Two men were later shot during a burglary. One died right away, and the other confessed to the Ross kidnapping before he died. Charley’s brother viewed the bodies and identified them. They were members of a band of river pirates. They attacked ships on the Hudson River and its harbors and later on the Atlantic seaboard, as well as in Philadelphia and Baltimore.  Kidnapping for ransom, then, was a new form of piracy.

Charley’s tragic story left us two legacies, a new form of crime and the parental admonition never to take candy from strangers.

Which pirate legacy do you think has had the most lasting influence in the United States culture and history?

Literature on point:

David Cordingly, Under the Black Flag: The Romance and Reality of Life among the Pirates (New York: Random House, 1996, 1st Harvest House ed.)

Carrie Hagen, we is got him: The Kidnapping That Changed America (New York: Overlook Press, 2011)

Tim Travers, Pirates: A History (The History Press)


Written by
Ann Marie
Join the discussion

This site uses Akismet to reduce spam. Learn how your comment data is processed.

  • I loved the picture and history on the 8. Spanish silver and its role in founding the value of the US dollar is a very interesting tale.

  • I would think that basing our dollar on the piece of eight might be the most lasting in our culture. With Halloween just around the corner, however, we might see a lot of peg legs around 🙂 It’s always been my understanding that we learned Democracy from the Iroquois. I found this posting interesting, since I had recently heard about William Kidd (Kyd?) … a pirate that was mentioned on the History Channel, who turned out not to be a real pirate, at all.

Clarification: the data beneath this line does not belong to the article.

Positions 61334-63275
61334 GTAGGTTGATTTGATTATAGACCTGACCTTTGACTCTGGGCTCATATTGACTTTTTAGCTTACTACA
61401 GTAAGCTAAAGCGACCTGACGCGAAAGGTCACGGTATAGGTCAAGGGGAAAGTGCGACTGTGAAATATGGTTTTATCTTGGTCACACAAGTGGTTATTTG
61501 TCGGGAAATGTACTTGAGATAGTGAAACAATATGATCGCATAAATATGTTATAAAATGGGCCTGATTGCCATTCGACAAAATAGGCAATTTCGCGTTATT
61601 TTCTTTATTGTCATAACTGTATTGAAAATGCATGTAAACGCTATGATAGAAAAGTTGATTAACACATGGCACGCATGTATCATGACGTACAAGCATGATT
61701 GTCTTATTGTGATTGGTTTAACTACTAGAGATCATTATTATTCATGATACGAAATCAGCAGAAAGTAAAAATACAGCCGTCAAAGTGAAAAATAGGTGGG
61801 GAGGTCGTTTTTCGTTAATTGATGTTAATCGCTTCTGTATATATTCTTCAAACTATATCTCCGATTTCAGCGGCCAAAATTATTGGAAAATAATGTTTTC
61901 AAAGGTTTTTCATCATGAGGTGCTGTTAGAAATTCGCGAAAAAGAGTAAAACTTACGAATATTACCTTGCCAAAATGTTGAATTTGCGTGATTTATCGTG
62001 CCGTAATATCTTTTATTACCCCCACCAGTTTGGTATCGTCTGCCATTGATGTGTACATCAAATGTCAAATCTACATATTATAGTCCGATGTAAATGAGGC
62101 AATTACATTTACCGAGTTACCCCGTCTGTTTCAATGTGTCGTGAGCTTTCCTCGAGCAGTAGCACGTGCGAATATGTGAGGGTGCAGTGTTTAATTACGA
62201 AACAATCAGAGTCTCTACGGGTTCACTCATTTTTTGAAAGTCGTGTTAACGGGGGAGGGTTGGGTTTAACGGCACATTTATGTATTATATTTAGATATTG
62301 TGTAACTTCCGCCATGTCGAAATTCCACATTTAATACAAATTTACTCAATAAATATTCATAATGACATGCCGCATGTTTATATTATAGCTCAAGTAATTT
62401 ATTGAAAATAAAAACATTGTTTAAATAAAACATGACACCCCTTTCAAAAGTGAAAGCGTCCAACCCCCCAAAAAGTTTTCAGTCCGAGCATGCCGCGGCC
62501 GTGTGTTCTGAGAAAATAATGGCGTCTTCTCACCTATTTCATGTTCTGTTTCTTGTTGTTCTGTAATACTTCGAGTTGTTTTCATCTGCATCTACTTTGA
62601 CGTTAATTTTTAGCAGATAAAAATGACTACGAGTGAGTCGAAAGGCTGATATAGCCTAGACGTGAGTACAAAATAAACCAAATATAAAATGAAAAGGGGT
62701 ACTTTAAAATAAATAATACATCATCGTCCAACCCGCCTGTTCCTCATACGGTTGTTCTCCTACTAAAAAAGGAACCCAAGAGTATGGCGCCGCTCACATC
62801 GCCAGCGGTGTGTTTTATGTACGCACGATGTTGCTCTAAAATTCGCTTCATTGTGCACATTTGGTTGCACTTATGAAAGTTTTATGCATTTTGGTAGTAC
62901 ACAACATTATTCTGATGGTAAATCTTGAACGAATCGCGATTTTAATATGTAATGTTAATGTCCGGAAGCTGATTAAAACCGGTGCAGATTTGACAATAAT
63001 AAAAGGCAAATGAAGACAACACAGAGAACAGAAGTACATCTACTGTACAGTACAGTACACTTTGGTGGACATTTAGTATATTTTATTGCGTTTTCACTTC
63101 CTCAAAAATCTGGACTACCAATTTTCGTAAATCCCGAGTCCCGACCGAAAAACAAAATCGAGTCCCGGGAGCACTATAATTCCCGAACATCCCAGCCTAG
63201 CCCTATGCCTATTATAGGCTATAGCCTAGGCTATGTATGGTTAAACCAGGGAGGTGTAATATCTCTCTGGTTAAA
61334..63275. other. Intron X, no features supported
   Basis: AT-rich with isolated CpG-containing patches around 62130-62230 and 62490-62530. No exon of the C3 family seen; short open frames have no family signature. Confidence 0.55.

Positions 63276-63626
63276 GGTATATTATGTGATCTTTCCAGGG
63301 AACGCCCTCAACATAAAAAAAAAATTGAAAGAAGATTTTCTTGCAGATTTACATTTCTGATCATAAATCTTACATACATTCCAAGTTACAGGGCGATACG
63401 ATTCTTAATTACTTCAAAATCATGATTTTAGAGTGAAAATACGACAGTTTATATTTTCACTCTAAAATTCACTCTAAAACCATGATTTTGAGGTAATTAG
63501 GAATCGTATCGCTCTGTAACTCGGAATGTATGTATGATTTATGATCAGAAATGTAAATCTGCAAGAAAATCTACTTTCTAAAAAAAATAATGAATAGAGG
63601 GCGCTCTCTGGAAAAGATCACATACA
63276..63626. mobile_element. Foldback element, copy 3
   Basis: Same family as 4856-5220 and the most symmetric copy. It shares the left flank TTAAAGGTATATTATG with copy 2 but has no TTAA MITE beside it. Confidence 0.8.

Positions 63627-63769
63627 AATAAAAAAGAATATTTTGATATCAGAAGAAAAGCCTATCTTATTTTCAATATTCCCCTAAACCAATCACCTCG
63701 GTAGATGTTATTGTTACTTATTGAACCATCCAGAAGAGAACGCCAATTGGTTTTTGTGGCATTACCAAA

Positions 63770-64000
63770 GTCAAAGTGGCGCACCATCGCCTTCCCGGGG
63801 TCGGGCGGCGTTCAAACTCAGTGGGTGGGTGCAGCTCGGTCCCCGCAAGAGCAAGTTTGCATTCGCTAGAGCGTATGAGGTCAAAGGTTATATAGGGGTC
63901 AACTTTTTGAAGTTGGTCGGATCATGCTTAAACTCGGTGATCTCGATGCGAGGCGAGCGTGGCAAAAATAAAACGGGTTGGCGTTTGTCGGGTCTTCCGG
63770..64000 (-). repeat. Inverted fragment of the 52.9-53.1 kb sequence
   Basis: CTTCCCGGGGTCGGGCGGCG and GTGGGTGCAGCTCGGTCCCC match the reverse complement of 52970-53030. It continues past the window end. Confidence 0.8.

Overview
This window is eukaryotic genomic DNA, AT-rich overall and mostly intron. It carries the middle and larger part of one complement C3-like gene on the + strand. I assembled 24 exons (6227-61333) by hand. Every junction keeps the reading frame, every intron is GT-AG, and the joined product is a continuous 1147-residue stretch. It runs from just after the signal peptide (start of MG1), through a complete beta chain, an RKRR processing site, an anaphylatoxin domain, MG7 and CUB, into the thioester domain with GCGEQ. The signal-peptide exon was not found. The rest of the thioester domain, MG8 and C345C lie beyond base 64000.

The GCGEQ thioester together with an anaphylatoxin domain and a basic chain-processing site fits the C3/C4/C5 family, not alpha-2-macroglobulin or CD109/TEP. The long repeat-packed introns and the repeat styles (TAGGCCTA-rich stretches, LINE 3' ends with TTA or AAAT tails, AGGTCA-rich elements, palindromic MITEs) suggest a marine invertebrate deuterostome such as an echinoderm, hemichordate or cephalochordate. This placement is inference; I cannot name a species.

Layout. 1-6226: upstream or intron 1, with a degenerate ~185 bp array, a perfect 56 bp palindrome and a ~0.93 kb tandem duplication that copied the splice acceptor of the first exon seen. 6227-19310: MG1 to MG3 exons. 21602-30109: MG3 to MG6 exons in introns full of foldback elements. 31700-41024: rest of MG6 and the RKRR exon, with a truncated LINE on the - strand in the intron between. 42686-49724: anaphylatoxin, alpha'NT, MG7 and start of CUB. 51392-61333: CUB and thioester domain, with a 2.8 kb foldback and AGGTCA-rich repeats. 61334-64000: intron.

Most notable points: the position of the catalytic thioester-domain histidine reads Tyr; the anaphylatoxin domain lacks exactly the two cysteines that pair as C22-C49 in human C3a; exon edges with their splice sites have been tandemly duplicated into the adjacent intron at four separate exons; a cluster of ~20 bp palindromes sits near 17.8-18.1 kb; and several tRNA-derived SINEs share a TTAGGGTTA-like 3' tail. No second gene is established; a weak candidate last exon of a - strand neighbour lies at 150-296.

• I agree with you Sarah, that the dollar and piece of eight relationship might be the most lasting legacy. People certainly have more dollars in their homes than peg legs, parrots, or even copies of Treasure Island. Certainly the Iroquois and the Greeks had more influence on American democracy than did pirates. But I find it fascinating that pirates were practicing democracy before most of the western world.

    • Thanks Colleen! I found the information about Long John Silver quite humorous. Would you consider it a compliment or an insult if you found out his character was based on you?

  • I love these newsy bits about pirates and the worlds they inhabited, Ann Marie. Parrots and pieces of eight. kidnappers and wooden legs. Democracy on pirate ships! Wow. Thanks for juicy history lessons.

    • Pirates are fun, just as long as we are only reading about them. I’d hate to fight them or have a child kidnapped by one. They probably did more to influence history and lore than any other brand of criminal, though. Thanks for commenting, Elaine!

  • This was very interesting, I certainly didn’t know about American dollars being based on pieces of eight. We have family folklore for my 15% French side that Jean Lafitte was related, but I heard from other family members that our family only provided him a place to hide. In any case, it’s probably true that they at least knew him. We do have family genealogy on the French side going back to the very early 1600s because it was kept by French priests, and his name certainly isn’t in there.

    I didn’t know that “don’t take candy from a stranger” goes to an actual incident, well known at the time. And I didn’t know that they kidnapped children although I should have guessed. You’re right, they probably did influence history and lore than any other brand of criminal.

    Thank you for another very interesting story to learn from!

    • Glad you liked the post, Susan! You have an interesting connection to pirates in your family history, that’s for sure. Shall we raise a cup of grog to their legacy?

Support your local independent bookstore

Click here to find one near you. indiebound